Monday, November 11, 2013

Going Home

It's creeping closer...this Filthy Fifty Milestone. As the calendar shows the month of November now, it's almost here.

Thomas Wolfe is responsible for saying "You can't go home again." The title of a novel he wrote referring to the passing of time and one's inability to return to youth and hopes and dreams.

During the late summer, I ventured to the small rural town I grew up in. Taking photos of some of the places I used to ramble in my childhood was one of the items on my Filthy Fifty list.

Difficult to see, since the reach of mature tree branches seem to block the view in nearly every direction, but this is the house where I grew up. That largest leaning tree on the left was planted when I was still in Elementary school. Usually late and running to catch the school bus, I would leap over the tree the entire first year it was growing here. Yellow brick, white stones, this house...the green grass I used to practice cartwheels and handstands, the sewing room Mom first taught me to stitch, the door that opened to my first date, the driveway where I parked my first car (it cost Fifty dollars), the place that always felt like home.

Dad has always been a "gentleman farmer"...farming for hobby and pleasure rather than a source of income. Cattle, horses, chickens, roosters, cats and dogs drifted in and out of my girlhood years on the farm.

The field behind our house has become the resting place for old automobiles.

The bee house. The story goes that the owner of the property before my parents, used to keep bees. And this was the shack he kept them in. Mom always told us not to play here given the condition of the rotting wood and missing roof. Enticed by the forbidden crumbling play house, my friends and I ignored Mom and often sneaked away to play here. One day we found an old frying pan that some unknown intruder had scrambled eggs in...we never went back.

My Dad's mother lived during the depression era, and consequently NEVER threw anything away.

I think Dad gets that from Grandma. A roll of barbed wire that might come in handy one day.

That's the old water tower in the many good stories.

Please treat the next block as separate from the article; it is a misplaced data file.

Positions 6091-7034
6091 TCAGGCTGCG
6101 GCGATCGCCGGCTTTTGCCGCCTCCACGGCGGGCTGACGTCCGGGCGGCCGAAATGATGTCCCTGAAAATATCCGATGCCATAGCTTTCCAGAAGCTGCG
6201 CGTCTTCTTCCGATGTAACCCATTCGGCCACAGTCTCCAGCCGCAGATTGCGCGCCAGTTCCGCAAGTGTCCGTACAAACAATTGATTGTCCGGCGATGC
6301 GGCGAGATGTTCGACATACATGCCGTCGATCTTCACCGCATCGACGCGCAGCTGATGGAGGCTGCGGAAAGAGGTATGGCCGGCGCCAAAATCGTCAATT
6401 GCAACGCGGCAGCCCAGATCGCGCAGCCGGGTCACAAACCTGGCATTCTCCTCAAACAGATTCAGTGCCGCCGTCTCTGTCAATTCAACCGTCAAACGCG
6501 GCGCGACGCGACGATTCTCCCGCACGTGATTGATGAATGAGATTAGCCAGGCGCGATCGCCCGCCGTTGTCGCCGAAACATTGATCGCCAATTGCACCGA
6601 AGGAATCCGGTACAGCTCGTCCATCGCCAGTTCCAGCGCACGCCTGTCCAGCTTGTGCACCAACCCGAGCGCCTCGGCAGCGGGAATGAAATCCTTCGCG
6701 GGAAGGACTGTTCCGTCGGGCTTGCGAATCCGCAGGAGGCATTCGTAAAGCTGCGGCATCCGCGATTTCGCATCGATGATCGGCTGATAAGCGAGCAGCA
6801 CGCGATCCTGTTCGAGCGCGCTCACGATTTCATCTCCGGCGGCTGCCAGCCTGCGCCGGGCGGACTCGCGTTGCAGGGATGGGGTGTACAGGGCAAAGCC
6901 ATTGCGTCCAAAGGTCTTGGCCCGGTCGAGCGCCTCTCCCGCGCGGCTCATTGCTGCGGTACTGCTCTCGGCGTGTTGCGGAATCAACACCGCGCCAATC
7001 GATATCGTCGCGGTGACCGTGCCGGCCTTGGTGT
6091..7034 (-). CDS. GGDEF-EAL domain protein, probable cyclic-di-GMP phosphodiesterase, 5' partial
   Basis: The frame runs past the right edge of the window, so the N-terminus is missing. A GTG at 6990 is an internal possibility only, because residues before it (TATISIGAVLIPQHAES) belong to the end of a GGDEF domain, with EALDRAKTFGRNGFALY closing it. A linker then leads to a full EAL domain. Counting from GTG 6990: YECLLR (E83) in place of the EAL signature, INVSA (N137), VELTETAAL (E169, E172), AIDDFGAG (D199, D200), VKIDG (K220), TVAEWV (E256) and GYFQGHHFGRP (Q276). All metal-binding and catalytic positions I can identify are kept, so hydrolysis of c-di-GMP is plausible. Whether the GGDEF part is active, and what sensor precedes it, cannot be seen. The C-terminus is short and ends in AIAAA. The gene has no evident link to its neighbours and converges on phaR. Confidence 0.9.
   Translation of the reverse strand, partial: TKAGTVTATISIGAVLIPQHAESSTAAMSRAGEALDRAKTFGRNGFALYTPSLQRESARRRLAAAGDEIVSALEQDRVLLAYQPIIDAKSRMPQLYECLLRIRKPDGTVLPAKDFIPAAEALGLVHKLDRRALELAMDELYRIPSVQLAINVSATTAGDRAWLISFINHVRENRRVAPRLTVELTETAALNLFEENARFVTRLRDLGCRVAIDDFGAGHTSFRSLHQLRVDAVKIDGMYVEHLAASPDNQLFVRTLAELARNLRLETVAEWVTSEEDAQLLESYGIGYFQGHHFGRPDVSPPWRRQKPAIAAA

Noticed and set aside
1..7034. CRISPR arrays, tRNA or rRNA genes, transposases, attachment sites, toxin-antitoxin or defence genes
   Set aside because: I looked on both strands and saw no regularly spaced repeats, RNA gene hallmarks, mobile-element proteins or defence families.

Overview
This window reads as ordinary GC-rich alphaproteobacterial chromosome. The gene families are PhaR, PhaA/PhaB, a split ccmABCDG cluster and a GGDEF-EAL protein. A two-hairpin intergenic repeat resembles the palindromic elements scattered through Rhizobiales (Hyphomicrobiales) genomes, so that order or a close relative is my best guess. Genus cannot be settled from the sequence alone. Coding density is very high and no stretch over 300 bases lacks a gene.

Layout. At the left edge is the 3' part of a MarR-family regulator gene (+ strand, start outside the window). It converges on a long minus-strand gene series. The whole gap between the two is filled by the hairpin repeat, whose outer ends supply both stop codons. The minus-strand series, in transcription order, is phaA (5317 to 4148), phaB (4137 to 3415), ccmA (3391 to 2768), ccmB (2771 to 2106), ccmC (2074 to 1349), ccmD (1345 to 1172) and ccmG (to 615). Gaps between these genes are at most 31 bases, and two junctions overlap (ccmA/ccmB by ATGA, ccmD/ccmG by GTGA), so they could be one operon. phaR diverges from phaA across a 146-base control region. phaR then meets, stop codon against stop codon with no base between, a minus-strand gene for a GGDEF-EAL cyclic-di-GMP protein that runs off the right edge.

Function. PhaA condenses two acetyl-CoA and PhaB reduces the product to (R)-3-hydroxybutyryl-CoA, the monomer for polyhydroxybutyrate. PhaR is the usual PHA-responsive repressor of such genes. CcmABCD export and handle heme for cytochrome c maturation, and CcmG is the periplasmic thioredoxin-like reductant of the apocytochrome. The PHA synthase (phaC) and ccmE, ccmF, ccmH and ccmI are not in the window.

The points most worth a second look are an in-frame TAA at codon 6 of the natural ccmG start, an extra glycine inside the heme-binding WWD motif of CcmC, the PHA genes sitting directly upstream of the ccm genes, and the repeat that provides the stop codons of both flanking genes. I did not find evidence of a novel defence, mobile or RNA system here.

Unfortunately for my parent's sake, I believe my brothers were responsible for much of the shenanigans here including the original batman painting on the water tower. The officials kept painting over it, putting up fences and security to keep the riff-raff out. Eventually they gave up and embraced the winged icon. If you can't beat 'em...join 'em!

More of the automobile graveyard. I think this may be the final resting place of Herbie the Love Bug.

Horses now roam among the old cars. Very friendly ones.

Manure spreader...enough said about that!

A glimpse up the dirt lane leading to the field and the corral. The old familiar bird sings to me along the dusty path and my mind flashes back to "rodeo" days. The time of year to brand the baby calves, de-horn the males and turn them into steers. Yikes!!!! I can still smell the memory and hear the bleating animals.

This is the church I attended as a little girl. This brick building replaced a very old building that was torn down to make way for a new and modern place of worship. I have the sweetest old restored church bench from the original church that sits in my dining room. You should have seen the years of disgusting gum from under the worn bench that Dean removed during restoration.

While it's true I grew up around farm country...I would never refer to myself as a country girl. The irony is...the older I get the more I seem to be gravitating towards my childhood ways on the farm. I currently own chickens, keep bees, plant a garden, and preserve tomatoes and corn and raspberry jam. Who knows, goats and horses are probably next.

I was shocked to see that one of my favorite places as a kid was still standing. Long since closed down...Isaacson's Store was the town's convenience store before 7-11 was even a thought. When the summer turned to unbearable heat, friends and I pedaled our Schwinn bicycles to Isaacson's Store for penny candy and Orange Crush to cool us off. My favorite penny candy was the little red filled licorices.

The Pepsi sign on the side of the store has faded to nearly nothing...but not my memories of this unique hometown country store.

Come to think of it, I don't believe that Thomas Wolfe was correct. But rather, maybe Frank Baum was wiser "There's no place like home." Home being the peace of a cozy rainy Sunday, the feeling when you pull into the driveway after being away for some time, a quiet kiss on the forehead of a sleeping child, or the warmth of a husband's arms. Home has been many places for me over these almost Fifty years, but the meaning of home is defined by simple, blissful moments like these. 


  1. your pictures make me wish I had grown up here too!

  2. OMG if you guys get horses I'm moving back in and NEVER EVER LEAVING. Horse girl 4 life.

    Also, this is adorable.

  3. I love the way you write and this peek into your past Lisa. Such beautiful, reflective photos.

  4. Really beautiful, Lisa. Jogged so many sweet memories of my growing up days in a very similar situation. I agree with Kelly, the photos are very reflective. 50 will be beautiful on you :)

  5. you should write a book! the words and pictures are amazing!

  6. Awe, you make home look so good!